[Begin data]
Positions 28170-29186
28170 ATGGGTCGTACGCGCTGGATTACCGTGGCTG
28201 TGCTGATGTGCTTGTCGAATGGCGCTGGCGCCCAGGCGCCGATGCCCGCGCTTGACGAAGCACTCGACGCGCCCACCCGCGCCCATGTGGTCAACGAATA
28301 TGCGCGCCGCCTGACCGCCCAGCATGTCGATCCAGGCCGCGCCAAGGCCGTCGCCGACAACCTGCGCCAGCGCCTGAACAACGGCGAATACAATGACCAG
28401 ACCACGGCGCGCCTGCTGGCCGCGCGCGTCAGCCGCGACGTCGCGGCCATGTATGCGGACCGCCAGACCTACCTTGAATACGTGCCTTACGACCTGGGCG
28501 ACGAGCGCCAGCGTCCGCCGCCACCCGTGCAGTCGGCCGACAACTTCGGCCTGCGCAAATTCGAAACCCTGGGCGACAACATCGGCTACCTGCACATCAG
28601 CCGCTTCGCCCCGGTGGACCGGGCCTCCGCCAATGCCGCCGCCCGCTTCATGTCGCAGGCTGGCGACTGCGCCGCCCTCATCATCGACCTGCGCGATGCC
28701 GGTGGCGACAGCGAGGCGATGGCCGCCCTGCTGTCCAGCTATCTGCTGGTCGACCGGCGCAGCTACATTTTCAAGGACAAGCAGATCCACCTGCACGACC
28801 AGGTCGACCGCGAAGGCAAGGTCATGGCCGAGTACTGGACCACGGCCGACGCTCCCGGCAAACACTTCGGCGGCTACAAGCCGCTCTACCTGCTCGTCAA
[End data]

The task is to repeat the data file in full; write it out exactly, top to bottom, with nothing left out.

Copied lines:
Positions 28170-29186
28170 ATGGGTCGTACGCGCTGGATTACCGTGGCTG
28201 TGCTGATGTGCTTGTCGAATGGCGCTGGCGCCCAGGCGCCGATGCCCGCGCTTGACGAAGCACTCGACGCGCCCACCCGCGCCCATGTGGTCAACGAATA
28301 TGCGCGCCGCCTGACCGCCCAGCATGTCGATCCAGGCCGCGCCAAGGCCGTCGCCGACAACCTGCGCCAGCGCCTGAACAACGGCGAATACAATGACCAG
28401 ACCACGGCGCGCCTGCTGGCCGCGCGCGTCAGCCGCGACGTCGCGGCCATGTATGCGGACCGCCAGACCTACCTTGAATACGTGCCTTACGACCTGGGCG
28501 ACGAGCGCCAGCGTCCGCCGCCACCCGTGCAGTCGGCCGACAACTTCGGCCTGCGCAAATTCGAAACCCTGGGCGACAACATCGGCTACCTGCACATCAG
28601 CCGCTTCGCCCCGGTGGACCGGGCCTCCGCCAATGCCGCCGCCCGCTTCATGTCGCAGGCTGGCGACTGCGCCGCCCTCATCATCGACCTGCGCGATGCC
28701 GGTGGCGACAGCGAGGCGATGGCCGCCCTGCTGTCCAGCTATCTGCTGGTCGACCGGCGCAGCTACATTTTCAAGGACAAGCAGATCCACCTGCACGACC
28801 AGGTCGACCGCGAAGGCAAGGTCATGGCCGAGTACTGGACCACGGCCGACGCTCCCGGCAAACACTTCGGCGGCTACAAGCCGCTCTACCTGCTCGTCAA